House of Lords
Session 1996-97
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Judgments -- Regina v. Acott


  Lord Mustill   Lord Nolan   Lord Nicholls of Birkenhead   Lord Steyn
  Lord Hoffmann   







My Lords,

            I have had the advantage of reading in draft the speech prepared by my noble and learned friend Lord Steyn, for the reasons which he gives, I also would dismiss this appeal.


My Lords,

            For the reasons given in the speech to be delivered by my noble and learned friend, Lord Steyn, which I have read in draft and with which I agree, I too would dismiss the appeal.


My Lords,

            For the reasons given by my noble and learned friend Lord Steyn, with which I agree, I also would dismiss this appeal.


My Lords,

            On 19 June 1995 at the Central Criminal Court, the appellant was convicted of the murder of his mother. He appealed to the Court of Appeal (Criminal Division) on a number of grounds. In a reserved judgment the Court of Appeal dismissed his appeal: Reg. v. Acott [1996] 4 All.E.R. 443. The appeal to your Lordships House is directed to one issue only, namely the ruling of the Court of Appeal on provocation.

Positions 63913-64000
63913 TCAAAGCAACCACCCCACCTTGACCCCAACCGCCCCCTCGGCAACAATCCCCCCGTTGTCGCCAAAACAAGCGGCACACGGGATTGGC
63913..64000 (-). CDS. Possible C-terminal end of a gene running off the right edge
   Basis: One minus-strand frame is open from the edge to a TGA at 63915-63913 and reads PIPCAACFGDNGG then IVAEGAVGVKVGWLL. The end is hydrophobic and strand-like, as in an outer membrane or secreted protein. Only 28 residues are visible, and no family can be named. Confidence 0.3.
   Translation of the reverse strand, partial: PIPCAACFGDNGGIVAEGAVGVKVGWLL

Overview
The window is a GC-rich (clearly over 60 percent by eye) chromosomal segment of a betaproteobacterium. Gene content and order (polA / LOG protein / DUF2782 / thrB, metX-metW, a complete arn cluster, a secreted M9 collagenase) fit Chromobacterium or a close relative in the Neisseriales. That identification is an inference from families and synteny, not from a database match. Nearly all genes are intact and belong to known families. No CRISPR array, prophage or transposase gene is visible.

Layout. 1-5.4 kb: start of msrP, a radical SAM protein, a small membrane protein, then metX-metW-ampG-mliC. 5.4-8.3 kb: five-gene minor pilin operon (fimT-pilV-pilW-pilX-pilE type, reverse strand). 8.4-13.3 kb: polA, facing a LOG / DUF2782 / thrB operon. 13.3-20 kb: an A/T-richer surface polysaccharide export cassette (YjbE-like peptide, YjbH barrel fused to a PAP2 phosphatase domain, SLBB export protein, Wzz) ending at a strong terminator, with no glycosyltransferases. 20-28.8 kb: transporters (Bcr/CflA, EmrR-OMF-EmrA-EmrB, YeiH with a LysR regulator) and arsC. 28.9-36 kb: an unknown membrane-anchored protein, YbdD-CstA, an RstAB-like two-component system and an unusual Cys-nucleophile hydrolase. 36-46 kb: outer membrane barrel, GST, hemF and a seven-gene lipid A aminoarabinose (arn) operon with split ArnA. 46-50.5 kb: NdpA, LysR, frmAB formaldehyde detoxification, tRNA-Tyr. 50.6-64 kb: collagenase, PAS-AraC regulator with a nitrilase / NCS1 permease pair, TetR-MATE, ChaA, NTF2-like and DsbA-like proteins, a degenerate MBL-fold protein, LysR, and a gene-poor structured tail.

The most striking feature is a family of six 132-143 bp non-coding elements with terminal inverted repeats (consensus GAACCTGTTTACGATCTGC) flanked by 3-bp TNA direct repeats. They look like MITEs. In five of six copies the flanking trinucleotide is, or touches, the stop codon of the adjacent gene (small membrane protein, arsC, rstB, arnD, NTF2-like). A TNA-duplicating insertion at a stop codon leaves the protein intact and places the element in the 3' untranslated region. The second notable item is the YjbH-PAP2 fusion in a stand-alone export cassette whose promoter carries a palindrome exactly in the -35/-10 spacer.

In his summing up to the jury the Recorder of London had not left the issue of provocation to the jury. On appeal to the Court of Appeal (Criminal Division) counsel for the appellant submitted that the recorder should have left the issue of provocation to the jury and should have directed the jury upon it. In giving the judgment of the court Rougier J. stated that the vital question was "what sort of evidence must exist before the judge's duty to leave the issue of provocation to the jury is triggered?" Rougier J. considered this question in some detail. In a careful judgment he concluded that "there was no evidence to enable the jury to come to any determination as to what provocation, if any, was offered to the appellant." He held that the recorder came to the correct conclusion in not leaving the issue of provocation to the jury. In these circumstances the court dismissed the appeal. The Court of Appeal (Criminal Division) certified that there was a point of law of public importance involved in the decision to dismiss the appeal namely: